X-MEN (TOY BIZ)
“Studying the genetic structure of Scott Summers’ family for many years, Mister Sinister took special care when mutating Cyclops into the one-eyed mutant monster Cyclaw! A bizarre genetic creation, Cyclaw is a one-eyed beast with optic blasts that disintegrate whatever they hit! Completely under the control of Mister Sinister, Cyclaw is Sinister’s chief weapon against the remaining X-Men!”
At the end of the ’90s X-Men toyline from Toy Biz, they got much more experimental with themes. 1997 seemed to hit peak levels of weirdness for that experimentalness, including turning a bunch of the team into monsters. You know, as you do. Amongst the X-Men getting all monster-ized was Cyclops. Big surprise, I have a Cyclops figure to review. I know. Crazy. Anyway, let’s look at the figure.
THE FIGURE ITSELF
Cyclops is part of the “Monster Armor” series of Toy Biz’s X-Men line, which was the line’s 20th assortment. He was the line’s sixth version of Cyclops. The standard portion of the figure is sporting Scott’s Jim Lee costume, which made its second appearance in the scale here, after Cyclops II. The figure stands just over 5 inches tall and has 8 points of articulation. This assortment’s articulation set-up marked a move towards slightly less posable, and slightly more detailed sculpts, as Toy Biz attempted to emulate some of the McFarlane style that had become so popular towards the end of the decade. Scott made out alright, though he lost elbow and knee movement. On the flip side, he got universal joints at the shoulders, and a swivel at the waist. I’ve actually looked at most of this figure’s sculpt before; it was re-used the next year for the X-Men vs Street Fighter version of the character. The unique piece between the two was the head sculpt. This one is a far more intense sculpt, with his head back and his expression screaming. It’s not exactly an all-purpose sort of sculpt, but I guess it’s unique. It also fits that whole “I’m transforming into a monster” vibe that the whole set was going for. The figure’s paint work was more on the basic side. His colors were very bright; arguably too bright for his design, and that’s something the X-Men vs Street Fighter figure would adjust. Cyclops, like the rest of the series, was packed with a selection of clip-on Monster armor, which turns him into “Cyclaw,” which is kind of a lackluster name. There’s a mask, “gloves”, and “boots.” My figure is missing the feet pieces these days, but beyond that, the remaining pieces are appropriately grotesque and horrifying.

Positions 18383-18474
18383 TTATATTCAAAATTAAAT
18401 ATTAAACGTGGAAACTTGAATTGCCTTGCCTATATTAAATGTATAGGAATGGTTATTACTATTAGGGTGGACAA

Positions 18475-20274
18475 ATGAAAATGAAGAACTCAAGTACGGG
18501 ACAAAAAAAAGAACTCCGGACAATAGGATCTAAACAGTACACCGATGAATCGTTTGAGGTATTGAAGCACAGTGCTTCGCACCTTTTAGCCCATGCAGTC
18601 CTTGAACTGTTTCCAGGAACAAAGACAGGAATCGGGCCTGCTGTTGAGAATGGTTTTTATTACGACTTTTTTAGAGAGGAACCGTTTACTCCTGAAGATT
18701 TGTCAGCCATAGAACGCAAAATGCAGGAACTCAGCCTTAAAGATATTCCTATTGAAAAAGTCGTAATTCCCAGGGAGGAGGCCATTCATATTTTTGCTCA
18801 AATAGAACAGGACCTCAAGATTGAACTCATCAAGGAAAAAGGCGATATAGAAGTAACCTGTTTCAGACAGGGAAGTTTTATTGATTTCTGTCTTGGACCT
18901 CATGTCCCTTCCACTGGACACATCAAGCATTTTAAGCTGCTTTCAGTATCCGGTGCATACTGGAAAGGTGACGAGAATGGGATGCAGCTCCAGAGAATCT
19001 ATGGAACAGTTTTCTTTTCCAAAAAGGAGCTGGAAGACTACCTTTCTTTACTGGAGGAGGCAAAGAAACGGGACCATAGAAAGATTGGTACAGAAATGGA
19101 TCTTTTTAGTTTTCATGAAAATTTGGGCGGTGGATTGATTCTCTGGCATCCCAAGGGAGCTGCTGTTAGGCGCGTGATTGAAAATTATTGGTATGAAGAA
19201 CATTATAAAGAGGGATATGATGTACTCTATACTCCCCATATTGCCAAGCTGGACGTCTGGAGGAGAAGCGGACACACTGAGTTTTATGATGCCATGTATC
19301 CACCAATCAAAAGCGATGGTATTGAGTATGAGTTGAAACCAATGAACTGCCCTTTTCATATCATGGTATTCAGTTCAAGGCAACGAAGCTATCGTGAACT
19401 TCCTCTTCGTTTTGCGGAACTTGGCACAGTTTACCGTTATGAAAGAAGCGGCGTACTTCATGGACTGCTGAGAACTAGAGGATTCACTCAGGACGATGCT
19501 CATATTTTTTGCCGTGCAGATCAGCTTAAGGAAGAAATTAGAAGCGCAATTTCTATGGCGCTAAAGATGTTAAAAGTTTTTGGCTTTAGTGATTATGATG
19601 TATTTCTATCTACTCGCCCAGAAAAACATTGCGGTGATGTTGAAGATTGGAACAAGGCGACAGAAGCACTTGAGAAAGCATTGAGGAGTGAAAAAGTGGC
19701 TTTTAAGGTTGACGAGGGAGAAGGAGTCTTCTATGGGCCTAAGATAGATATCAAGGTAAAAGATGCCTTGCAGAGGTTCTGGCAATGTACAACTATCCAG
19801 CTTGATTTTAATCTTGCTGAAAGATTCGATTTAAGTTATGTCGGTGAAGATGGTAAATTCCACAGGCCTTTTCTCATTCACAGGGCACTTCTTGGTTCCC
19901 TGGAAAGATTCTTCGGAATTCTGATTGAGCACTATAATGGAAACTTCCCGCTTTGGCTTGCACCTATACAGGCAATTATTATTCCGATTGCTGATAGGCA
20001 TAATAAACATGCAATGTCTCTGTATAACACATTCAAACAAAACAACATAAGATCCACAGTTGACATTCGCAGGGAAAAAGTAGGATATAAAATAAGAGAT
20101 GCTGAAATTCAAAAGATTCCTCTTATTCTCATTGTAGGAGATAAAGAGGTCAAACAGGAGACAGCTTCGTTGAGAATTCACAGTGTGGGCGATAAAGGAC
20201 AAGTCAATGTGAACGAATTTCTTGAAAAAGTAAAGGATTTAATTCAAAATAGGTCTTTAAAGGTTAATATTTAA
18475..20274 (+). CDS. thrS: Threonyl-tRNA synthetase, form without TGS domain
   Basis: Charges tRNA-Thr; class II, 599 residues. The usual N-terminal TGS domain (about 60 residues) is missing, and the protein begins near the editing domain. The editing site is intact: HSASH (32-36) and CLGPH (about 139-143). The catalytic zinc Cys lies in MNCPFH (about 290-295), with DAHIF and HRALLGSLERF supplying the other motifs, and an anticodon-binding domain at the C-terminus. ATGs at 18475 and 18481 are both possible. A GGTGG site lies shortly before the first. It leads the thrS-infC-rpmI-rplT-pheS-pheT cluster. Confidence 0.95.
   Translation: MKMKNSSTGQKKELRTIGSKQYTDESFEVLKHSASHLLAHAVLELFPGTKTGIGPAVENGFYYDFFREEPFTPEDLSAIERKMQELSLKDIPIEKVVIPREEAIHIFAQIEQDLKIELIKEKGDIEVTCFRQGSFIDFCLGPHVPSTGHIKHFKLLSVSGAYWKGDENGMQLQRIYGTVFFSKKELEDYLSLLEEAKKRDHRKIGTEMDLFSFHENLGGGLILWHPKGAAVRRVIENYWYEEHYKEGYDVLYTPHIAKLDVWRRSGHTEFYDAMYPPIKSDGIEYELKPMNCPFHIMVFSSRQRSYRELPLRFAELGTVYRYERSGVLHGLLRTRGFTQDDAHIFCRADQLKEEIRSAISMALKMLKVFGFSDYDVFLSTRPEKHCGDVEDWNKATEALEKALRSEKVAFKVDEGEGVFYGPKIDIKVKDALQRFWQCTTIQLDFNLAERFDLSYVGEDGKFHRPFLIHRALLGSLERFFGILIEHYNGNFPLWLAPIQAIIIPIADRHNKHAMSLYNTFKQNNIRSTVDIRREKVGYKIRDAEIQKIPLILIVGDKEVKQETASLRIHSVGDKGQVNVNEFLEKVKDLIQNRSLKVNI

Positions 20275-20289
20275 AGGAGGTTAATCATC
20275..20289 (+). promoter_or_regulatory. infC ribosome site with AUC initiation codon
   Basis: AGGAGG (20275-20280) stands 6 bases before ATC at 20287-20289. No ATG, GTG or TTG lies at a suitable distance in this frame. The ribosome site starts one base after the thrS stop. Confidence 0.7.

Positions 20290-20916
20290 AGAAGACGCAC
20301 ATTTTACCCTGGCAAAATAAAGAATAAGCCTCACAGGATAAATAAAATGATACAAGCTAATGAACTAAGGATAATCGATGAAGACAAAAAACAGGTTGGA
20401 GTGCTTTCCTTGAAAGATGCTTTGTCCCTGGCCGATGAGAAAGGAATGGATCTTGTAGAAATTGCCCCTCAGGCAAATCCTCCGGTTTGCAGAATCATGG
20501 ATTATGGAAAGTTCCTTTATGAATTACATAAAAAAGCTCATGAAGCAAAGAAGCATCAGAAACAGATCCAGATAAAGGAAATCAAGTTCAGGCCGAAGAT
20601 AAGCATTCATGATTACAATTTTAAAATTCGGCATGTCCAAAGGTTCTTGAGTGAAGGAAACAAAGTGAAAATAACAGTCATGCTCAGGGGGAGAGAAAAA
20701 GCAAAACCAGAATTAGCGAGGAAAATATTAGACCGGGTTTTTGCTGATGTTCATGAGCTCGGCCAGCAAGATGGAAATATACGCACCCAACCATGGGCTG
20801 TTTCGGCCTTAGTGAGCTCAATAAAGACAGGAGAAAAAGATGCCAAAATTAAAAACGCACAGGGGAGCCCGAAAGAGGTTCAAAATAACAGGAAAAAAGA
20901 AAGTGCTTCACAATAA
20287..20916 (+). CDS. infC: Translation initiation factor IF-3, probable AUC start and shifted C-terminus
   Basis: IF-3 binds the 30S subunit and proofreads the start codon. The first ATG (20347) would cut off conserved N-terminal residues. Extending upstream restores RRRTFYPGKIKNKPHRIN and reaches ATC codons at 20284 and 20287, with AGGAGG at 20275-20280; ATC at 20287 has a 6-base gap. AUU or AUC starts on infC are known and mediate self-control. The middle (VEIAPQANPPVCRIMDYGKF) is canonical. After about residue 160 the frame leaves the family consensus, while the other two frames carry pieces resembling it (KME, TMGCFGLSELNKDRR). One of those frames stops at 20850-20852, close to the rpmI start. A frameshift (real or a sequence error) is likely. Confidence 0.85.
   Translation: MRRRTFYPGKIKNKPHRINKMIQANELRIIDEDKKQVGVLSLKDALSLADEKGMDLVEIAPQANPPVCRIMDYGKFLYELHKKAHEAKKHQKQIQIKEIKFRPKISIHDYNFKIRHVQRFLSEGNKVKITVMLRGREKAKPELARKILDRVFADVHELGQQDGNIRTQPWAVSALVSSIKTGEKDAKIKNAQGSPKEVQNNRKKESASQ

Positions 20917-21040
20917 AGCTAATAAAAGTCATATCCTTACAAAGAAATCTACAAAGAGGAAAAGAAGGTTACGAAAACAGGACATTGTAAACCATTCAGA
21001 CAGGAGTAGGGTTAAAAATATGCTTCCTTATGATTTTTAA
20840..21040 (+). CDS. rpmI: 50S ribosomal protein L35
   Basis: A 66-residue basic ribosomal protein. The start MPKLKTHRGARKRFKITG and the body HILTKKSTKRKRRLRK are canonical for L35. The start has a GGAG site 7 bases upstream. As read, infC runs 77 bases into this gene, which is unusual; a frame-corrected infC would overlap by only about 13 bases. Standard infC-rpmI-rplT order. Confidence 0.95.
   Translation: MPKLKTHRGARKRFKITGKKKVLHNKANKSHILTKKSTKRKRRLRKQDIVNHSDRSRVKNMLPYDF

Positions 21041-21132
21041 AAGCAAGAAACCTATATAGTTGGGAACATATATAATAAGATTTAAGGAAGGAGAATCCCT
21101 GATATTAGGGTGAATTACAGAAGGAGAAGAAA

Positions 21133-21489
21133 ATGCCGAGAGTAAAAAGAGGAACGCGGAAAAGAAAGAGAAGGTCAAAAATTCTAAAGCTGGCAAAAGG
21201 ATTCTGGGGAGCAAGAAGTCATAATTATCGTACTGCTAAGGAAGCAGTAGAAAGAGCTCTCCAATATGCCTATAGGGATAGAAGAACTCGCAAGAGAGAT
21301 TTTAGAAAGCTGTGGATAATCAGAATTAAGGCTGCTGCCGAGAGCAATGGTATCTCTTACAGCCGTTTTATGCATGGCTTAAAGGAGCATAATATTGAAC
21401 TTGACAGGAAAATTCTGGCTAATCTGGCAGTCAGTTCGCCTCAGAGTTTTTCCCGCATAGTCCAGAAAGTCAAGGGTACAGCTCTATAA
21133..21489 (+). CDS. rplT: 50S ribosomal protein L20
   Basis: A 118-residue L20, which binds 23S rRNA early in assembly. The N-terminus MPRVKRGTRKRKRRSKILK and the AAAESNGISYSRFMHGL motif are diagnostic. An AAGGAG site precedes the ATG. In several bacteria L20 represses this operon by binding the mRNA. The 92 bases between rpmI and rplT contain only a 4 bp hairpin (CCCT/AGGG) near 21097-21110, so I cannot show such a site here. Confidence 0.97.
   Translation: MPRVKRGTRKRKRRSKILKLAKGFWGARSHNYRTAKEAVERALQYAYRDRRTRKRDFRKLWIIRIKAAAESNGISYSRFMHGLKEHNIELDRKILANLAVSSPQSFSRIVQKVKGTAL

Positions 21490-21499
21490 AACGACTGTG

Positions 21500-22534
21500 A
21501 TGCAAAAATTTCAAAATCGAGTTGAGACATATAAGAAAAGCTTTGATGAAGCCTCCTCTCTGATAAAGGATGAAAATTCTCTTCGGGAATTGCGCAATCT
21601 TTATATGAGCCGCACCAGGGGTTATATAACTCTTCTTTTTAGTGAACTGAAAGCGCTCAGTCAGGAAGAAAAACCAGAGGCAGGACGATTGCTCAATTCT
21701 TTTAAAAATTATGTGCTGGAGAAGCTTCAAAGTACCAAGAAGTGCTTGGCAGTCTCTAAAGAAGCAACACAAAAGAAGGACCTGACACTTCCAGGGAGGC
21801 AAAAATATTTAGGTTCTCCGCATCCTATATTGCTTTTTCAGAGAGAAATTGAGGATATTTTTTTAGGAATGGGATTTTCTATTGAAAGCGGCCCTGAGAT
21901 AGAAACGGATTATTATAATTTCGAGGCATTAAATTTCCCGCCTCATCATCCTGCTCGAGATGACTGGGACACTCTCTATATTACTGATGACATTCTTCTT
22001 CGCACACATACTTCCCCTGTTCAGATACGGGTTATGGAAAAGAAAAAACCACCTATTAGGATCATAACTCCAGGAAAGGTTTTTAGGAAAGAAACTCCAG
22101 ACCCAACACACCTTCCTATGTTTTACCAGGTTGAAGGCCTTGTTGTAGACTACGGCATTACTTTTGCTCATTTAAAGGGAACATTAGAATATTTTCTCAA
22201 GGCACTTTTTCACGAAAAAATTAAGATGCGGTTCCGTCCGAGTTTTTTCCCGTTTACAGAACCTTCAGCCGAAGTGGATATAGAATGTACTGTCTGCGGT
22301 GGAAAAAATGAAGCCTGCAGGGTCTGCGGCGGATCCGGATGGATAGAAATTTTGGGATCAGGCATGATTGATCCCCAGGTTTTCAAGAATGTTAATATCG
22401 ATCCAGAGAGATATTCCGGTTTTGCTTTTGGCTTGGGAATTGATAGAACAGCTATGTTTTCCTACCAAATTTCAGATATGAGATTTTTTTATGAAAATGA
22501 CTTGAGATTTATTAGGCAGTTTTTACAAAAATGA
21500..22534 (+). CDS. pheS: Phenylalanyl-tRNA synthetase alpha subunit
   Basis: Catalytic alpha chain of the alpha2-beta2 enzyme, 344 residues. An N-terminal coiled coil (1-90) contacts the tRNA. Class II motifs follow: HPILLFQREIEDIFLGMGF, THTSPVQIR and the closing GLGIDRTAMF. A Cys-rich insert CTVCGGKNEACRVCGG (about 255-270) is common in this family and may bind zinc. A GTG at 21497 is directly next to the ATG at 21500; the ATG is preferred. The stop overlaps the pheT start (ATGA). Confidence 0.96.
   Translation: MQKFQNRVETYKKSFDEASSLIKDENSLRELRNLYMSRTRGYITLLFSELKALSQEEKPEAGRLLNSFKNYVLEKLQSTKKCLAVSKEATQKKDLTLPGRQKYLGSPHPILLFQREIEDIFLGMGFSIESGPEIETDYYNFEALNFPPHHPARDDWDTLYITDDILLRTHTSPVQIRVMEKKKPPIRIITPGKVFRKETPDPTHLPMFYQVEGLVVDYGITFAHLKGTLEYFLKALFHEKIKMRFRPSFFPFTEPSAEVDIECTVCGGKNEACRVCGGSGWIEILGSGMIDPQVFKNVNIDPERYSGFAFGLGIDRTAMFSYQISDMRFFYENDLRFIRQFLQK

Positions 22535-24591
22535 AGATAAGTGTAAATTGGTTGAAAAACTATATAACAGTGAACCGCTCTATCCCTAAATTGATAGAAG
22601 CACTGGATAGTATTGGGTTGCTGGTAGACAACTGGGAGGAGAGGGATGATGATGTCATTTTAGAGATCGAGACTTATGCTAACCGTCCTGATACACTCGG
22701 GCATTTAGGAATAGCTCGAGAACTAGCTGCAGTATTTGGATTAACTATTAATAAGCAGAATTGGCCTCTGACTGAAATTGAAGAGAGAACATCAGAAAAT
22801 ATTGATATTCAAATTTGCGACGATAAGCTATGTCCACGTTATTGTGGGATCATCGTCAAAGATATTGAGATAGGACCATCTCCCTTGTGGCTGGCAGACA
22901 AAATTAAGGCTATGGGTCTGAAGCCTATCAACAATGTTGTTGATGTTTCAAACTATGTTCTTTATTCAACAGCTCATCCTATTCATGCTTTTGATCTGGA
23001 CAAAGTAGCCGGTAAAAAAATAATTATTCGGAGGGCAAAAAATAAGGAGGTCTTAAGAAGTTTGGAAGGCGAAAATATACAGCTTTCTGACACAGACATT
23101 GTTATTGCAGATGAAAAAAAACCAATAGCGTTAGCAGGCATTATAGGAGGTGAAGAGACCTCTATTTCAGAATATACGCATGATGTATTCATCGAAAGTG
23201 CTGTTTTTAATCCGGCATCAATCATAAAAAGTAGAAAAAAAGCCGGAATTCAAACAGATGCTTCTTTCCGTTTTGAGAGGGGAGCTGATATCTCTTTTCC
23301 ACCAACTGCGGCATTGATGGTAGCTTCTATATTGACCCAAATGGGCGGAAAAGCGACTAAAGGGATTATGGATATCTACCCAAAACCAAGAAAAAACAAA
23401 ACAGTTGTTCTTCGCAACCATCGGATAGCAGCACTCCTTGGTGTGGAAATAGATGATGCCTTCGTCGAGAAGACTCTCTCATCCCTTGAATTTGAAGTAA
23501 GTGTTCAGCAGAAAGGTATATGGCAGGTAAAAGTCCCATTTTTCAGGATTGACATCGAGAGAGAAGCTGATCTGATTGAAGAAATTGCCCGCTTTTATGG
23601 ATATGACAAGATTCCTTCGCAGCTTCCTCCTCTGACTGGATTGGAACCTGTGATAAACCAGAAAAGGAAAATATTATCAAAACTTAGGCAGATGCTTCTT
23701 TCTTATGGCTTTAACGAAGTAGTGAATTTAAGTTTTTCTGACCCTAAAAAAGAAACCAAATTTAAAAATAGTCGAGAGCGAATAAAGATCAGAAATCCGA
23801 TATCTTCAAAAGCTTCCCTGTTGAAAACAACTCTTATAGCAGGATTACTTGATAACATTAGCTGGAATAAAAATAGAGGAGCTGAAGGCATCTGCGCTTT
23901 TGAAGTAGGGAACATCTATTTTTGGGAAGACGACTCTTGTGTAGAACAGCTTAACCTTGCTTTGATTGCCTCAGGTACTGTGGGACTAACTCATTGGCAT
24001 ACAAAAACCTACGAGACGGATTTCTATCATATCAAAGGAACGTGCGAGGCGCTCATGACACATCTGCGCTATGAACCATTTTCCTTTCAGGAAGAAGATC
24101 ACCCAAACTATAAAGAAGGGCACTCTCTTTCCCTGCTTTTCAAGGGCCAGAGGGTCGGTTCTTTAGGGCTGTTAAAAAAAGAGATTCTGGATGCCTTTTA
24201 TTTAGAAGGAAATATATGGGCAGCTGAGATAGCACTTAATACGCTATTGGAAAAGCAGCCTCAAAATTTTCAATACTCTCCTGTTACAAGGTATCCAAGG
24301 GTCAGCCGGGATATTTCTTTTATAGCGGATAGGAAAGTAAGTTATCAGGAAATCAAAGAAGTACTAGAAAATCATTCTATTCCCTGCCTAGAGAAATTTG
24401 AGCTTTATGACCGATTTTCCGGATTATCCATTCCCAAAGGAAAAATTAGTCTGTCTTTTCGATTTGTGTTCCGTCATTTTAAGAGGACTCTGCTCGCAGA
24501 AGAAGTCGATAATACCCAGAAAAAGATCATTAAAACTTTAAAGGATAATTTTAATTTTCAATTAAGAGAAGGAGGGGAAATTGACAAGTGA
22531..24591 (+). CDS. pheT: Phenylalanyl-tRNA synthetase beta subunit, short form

THE ME HALF OF THE EQUATION
Cyclops was, unsurprisingly, the only one of this set that I got when they were new. Look, I liked Cyclops, okay? He got some play time as my standard Cyclops, before getting pretty quickly replaced by the Vs version. Something about the head always seemed a little off to me, but I really liked the monster set-up, so that got a lot of use. And, honestly, that was kind of the main point, right?